By contactus@helderdentistry.com
October 15, 2016
Category: Uncategorized
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My mom asked my almost 5-year-old son if he was going trick-or-treating for Halloween and his response was “Nanny, it doesn’t make sense, candy is yucky.  It should be toys and snacks.”  As a pediatric dentist, I see children hospitalized weekly from Facial Cellulitis.  This is a large facial swelling from an abscessed tooth that is so severe it requires hospitalization, and often treatment in the operating room.  So, as many may expect, I was secretly beaming when I first heard this wisdom come from my little man.  But, the more I thought about it I started to actually feel a little bad.  Would my son enjoy halloween?  Have my strict, anti-candy ways stripped him of some of the innocence of his childhood?


I thought about it for a few minutes and I have come to the conclusion that compromise will be the solution to this as he gets older and I’d like to share some tips on how I, a pediatric dentist mommy, think we can all continue to enjoy the fun of halloween while sparring our pearly whites. 


In 2012, the American Dental Association and PopCap surveyed a group of 5-13 year olds and found that “two-thirds of kids surveyed agree that they eat too much candy around Halloween, 89% say they would still like the holiday if it was less about candy and more about other types of fun, and fully 93% would prefer to receive a video game instead of candy while trick-or-treating" (1).  Maybe children won’t be devastated if they receive/eat less candy after all…


With this in mind, I’ve created some tips that can help our kids enjoy a tooth-friendly halloween:




The frequency and duration of sugar are some of the greatest factors involved in the cavity process, so eating one piece of candy with a meal helps the mouth to recover from the “sugar attack”.  Hard and gummy candies are the main ones to avoid because they are in the mouth for an extended period of time.  Choose a candy that will not stick to the teeth and will wash off easily, like a piece of chocolate, the best version being dark chocolate w/ almonds.  Sugar-free gum is another great alternative to the hard and sticky candies because it helps to keep your teeth clean. Chewing gum with Xylitol has actually been shown to fight cavities!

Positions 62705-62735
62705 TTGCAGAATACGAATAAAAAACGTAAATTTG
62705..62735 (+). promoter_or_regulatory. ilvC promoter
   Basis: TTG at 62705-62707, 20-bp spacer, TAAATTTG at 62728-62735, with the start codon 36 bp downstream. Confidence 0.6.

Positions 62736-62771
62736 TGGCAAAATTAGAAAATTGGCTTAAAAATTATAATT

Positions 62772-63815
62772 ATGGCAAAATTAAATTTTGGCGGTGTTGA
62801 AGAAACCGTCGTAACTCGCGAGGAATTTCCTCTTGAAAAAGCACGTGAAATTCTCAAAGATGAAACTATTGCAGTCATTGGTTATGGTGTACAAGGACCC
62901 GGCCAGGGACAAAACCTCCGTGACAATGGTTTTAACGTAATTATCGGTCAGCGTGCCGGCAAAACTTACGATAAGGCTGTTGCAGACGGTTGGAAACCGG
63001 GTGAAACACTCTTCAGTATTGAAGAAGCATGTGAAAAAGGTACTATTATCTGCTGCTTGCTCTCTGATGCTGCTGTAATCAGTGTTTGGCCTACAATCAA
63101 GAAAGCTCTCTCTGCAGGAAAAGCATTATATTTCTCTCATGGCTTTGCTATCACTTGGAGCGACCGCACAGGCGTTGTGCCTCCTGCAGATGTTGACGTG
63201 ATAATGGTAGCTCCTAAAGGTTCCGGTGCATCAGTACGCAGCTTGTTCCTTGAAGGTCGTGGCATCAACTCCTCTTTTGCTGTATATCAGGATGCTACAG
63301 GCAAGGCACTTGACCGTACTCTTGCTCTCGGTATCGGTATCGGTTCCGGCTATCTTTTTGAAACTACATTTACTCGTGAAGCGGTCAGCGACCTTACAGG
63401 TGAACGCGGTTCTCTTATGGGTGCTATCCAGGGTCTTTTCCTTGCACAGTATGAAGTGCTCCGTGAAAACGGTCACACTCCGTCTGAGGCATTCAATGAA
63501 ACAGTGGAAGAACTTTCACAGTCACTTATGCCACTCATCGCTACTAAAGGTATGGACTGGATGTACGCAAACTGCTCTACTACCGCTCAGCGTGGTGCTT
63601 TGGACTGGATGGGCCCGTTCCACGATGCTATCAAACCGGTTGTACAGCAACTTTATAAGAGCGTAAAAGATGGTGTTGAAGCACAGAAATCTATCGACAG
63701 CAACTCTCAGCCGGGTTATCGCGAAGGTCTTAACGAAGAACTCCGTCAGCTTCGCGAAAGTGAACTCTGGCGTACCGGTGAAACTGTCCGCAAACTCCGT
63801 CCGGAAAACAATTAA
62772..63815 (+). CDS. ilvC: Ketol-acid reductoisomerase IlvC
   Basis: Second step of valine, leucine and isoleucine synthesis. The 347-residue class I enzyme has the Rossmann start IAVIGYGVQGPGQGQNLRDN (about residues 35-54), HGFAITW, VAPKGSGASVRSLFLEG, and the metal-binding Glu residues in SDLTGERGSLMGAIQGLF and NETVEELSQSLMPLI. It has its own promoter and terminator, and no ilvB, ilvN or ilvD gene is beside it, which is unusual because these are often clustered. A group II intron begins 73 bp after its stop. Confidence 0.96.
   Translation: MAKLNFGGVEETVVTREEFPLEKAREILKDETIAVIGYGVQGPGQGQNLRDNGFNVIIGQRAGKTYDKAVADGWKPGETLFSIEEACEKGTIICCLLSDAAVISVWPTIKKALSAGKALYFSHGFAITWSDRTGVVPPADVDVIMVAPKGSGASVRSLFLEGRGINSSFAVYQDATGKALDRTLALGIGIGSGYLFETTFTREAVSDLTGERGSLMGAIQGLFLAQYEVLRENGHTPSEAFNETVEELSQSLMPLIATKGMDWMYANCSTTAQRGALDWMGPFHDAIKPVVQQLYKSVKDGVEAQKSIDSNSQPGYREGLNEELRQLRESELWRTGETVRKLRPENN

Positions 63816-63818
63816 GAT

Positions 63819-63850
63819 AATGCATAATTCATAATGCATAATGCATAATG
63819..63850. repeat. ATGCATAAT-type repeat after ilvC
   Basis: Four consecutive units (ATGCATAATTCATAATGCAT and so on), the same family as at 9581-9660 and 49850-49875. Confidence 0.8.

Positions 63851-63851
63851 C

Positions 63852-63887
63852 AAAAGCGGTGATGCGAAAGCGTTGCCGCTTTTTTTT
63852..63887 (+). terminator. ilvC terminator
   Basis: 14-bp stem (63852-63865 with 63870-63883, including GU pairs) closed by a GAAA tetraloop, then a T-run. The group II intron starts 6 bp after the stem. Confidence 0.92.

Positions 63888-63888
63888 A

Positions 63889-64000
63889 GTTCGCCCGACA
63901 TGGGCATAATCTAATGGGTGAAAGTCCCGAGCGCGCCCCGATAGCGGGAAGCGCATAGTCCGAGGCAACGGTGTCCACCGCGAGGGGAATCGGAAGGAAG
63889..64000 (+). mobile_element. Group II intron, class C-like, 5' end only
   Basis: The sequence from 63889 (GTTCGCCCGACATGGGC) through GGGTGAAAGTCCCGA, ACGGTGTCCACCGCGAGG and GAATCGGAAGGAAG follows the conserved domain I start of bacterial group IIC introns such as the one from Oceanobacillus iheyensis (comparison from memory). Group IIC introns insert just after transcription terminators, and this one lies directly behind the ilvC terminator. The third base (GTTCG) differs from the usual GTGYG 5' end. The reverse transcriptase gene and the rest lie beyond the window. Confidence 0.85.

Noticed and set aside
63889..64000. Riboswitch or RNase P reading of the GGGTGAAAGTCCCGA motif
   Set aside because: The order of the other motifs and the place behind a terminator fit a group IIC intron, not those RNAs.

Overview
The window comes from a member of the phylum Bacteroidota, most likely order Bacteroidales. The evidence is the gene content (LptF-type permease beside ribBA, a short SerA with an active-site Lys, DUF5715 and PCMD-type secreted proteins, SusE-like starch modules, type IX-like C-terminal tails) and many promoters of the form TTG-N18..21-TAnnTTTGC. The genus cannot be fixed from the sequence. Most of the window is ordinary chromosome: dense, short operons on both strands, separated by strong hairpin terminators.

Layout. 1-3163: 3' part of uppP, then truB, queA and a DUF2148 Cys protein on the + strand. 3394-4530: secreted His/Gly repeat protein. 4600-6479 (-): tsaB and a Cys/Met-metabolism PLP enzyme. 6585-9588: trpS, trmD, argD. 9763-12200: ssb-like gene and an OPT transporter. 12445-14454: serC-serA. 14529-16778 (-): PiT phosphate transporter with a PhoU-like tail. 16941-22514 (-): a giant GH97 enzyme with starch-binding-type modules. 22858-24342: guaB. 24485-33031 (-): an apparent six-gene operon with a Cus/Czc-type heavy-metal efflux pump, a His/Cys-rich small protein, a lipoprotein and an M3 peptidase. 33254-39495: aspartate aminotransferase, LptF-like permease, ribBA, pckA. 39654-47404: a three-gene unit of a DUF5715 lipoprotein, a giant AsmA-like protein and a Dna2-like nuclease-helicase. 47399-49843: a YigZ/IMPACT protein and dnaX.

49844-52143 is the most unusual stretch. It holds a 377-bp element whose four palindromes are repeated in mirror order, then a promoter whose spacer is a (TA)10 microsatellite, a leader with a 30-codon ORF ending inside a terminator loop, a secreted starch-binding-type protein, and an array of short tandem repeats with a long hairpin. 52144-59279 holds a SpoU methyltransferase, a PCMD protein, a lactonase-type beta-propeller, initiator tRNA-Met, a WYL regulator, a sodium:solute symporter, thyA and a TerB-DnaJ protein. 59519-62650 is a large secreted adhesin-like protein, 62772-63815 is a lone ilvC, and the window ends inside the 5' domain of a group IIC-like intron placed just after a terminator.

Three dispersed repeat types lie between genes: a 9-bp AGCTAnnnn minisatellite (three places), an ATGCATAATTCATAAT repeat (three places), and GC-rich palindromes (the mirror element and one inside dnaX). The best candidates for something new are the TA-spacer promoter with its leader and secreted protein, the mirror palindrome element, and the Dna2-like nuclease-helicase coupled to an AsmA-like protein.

Separate the candy when they get home and let them exchange the sticky and hard candies for a non-candy treat or a toy. Check with local dental offices to see if they are accepting any candy that can be traded in or donated. Keep the saved candy out of sight and out of reach.  Some of my dentist friends take a "one and done" approach and won't restrict the types of candies but the candy can only be eaten on one day, Halloween.  




Give out something other than candy.  There are many children who have food allergies and many parents would agree that less is more when it comes to candy for their children.  


        Some affordable, fun options include:

        -Glow sticks/necklaces


        -Vampire teeth

        -Erasers/pencils …any party favors really!

        -Small bags of popcorn 



        Some to avoid include: 

        -Raisins/dried fruit/fruit snacks

        -Crackers *

        -Pretzels *

        *refined carbohydrates stick to teeth and turn into sugar but are better than hard/sticky candy




My favorite part of Halloween is seeing everyone dressed up in their costumes! Spend less time out actually collecting candy and more giving out your “treats”.  The kids enjoy seeing other kids at the door and you will enjoy the lighter load of candy your child receives. :)


I hope you have found some of these tips helpful!  At the end of the day, when we know our littles have eaten something that may not be great for their teeth, we have our toothbrushes and floss to help get it off ;).




Dr. Colleen Helder

Pediatric Dentist



1) http://www.ada.org/en/press-room/news-releases/2012-archive/october/survey-kids-perceptions-of-halloween-include-quottoo-much-candyquot-and-desire-for-other-types-of